The University of Alabama, Division of Finance and Operations

Capitalization Policy

Unit:  Financial Accounting and Reporting
Contact: Charles Poole
Title:  Director of Financial Accounting and Reporting
Effective Date: 4/1/2014
Revision Date: 12/09/2020


 
 

Purpose

Generally Accepted Accounting Principles (GAAP) require the capitalization of costs associated with the acquisition or construction of property, plant and equipment (PPE). This policy applies to all capital assets. It defines the various capital asset classifications and provides direction regarding when to capitalize an asset and how to depreciate an asset.

Policy

Capital Assets are defined as land, improvements to land, easements, buildings, building improvements, vehicles, machinery, equipment, books and maps, works of art and historical treasures, infrastructure and all other tangible and intangible assets that are used in operations and that have initial useful lives extending beyond a single reporting period.

Capital assets are recorded at cost at the date of acquisition, or at estimated acquisition value at date of gift, and are depreciated on a straight-line basis over the useful life of the asset.

Capital Asset Classifications

  • This category includes all land and easements that are purchased or acquired by gift or bequest. If the land or easement is purchased, its cost is the amount paid for the purchase plus all ancillary charges such as broker and legal fees. If the land or easement is acquired by gift or bequest, its cost is recorded at estimated acquisition value at the date of the gift or bequest. The transfer of title to the University is required prior to recording the land or easement on the books. Land and easements are not depreciated.
  • Land Improvements. This category includes enhancements to land other than buildings such as parking lots, fencing, gates, athletic fields and parking lot lighting. Land Improvements with a total cost of $100,000 or greater are capitalized. Work to maintain land improvements in existing condition is expensed. Work to improve land improvements is capitalized. Land improvements are depreciated over 20 years.
  • This category consists of all structures used for operating purposes. All new construction is capitalized. All direct costs of construction are included in the cost of the building. Included are all permanently attached fixtures, machinery, and other components that cannot be removed without damaging the building. Costs to initially furnish the building are also included. Buildings are depreciated over 25 - 50 years. Years of depreciation depends on type of construction. Stick and brick construction is depreciated over 30 years. Concrete masonry, steel and rebar construction is depreciated over 50 years.
  • Building Improvements. This category includes additions, renovations and major repair projects. Building Improvements are capitalized if they meet the following criteria:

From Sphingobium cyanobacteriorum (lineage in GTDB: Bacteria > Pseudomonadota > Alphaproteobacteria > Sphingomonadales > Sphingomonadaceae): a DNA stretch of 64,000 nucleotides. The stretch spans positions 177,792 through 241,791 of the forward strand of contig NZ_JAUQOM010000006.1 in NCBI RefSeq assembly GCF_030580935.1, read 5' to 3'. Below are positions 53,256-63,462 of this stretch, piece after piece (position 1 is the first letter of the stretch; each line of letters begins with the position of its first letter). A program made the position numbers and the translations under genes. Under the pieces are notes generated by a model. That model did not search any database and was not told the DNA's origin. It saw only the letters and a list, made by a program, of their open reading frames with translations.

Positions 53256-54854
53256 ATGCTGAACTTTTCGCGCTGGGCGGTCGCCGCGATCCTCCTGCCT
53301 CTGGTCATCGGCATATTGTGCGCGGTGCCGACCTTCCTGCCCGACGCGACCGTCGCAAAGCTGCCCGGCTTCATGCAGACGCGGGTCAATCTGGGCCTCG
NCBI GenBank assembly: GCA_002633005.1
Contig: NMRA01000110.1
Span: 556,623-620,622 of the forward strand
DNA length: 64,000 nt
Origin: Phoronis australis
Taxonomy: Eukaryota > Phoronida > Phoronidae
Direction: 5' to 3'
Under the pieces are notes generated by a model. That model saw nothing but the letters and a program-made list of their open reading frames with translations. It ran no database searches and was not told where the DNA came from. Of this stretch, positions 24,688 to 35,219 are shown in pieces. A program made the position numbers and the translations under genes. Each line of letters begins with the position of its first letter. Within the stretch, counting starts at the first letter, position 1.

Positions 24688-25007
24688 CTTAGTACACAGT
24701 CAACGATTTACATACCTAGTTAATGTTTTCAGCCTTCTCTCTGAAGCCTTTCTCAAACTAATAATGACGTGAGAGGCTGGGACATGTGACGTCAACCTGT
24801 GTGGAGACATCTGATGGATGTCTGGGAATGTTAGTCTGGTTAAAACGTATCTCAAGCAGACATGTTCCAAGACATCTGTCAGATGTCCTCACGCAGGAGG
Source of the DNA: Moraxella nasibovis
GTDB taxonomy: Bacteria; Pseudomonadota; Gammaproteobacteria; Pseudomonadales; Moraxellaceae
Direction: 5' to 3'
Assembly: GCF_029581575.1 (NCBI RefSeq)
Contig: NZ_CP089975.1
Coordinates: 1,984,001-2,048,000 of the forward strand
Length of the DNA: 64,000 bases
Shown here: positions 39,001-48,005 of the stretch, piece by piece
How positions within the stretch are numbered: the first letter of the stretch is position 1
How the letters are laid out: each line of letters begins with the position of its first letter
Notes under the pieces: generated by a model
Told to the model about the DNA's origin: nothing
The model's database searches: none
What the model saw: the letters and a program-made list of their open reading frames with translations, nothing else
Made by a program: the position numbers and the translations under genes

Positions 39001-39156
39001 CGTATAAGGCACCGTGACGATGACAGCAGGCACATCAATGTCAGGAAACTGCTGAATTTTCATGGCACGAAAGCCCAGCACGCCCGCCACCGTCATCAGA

1. Have a total cost greater than or equal to $100,000 and one of the following;
  2. Result in additional asset services (expanded facilities) or;
  3. Result in more valuable asset services (upgraded facilities) or;
  4. Extend normal service life.

Expenditures should not be capitalized if they are incurred to maintain assets in good operating condition; and/ or do not meet the criteria for capitalization as stated above. Building Improvements are depreciated over 25 - 50 years.

  • Fixed Equipment. Service equipment permanently attached to a structure that was not a part of the original construction cost. Costs include electrical lighting and power fixtures, elevators, heating and ventilation, air conditioning, sprinkling and fire protection systems, casework, etc. Fixed Equipment with a cost of $100,000 or greater is capitalized. Fixed Equipment is depreciated over 10 - 15 years.
  • Long-lived capital assets that can be preserved for a significantly greater number of years than most capital assets and that are normally stationary in nature. This category includes items such as streets, street lighting, roads, sidewalks, curbs, utility distribution systems and storm sewers. Infrastructure with a cost of $100,000 or greater is capitalized. Work to improve infrastructure assets is capitalized. Work to maintain infrastructure is expensed. Infrastructure is depreciated over 20 years.
  • Intangible Assets. Assets that lack physical substance, are nonfinancial in nature and have useful lives extending beyond a year. An intangible asset is capitalized only if it is considered 'identifiable,' meaning that the asset either a) is capable of being separated or divided from the institution and sold, transferred, licensed, rented or exchanged, either individually or together with a related contract, asset or liability; or b) arises from contractual or other legal rights, regardless of whether those rights are transferable or separable from the entity or from other rights and obligations. Intangible assets are amortized over the estimated useful life of the asset. If the intangible asset is deemed to have an indefinite useful life, then the asset is not amortized.
  • Equipment represents personal property that is moveable. This includes office equipment, lab and scientific equipment, tools and machinery, recreation equipment, kitchen equipment, maintenance/janitorial equipment, vehicles and general equipment. The minimum threshold at which equipment should be capitalized is $5,000, set by The Board of Trustees effective 10/01/2005. Purchased equipment is recorded at cost, which is

the amount invoiced less all discounts plus any freight and installation costs. The cost of fabricated equipment includes all direct costs associated with the fabrication and installation of the item. Donated equipment is recorded at estimated acquisition value as of the date of the gift. Moveable equipment is depreciated over its useful life of 5-15 years. For additional guidance, see the Property Management Policies and Procedures Manual (http://fawp.ua.edu/surplus/property-management-policy/).

  • Software implementations/upgrades. This category will be capitalized if cost equals or exceeds $100,000 and an estimated useful life of greater than one year.

Software is capitalized once it is placed in use and is depreciated over its estimated useful life. Training costs and data conversion costs are expensed as incurred.

  • Audio Visual System Equipment. Audio visual equipment that is part of a system by nature can be used in different configurations and combinations and relocated with ease. Since tracking of each piece is not reasonable, these items will be capitalized as a group purchase at year end and depreciated over an estimated useful life of 10 years when the individual purchase (by purchase order) exceeds $5,000. An Audio Visual item that exceeds the $5,000 threshold and can be used separately from the system will be capitalized in the equipment category and inventoried by Property and Inventory Management.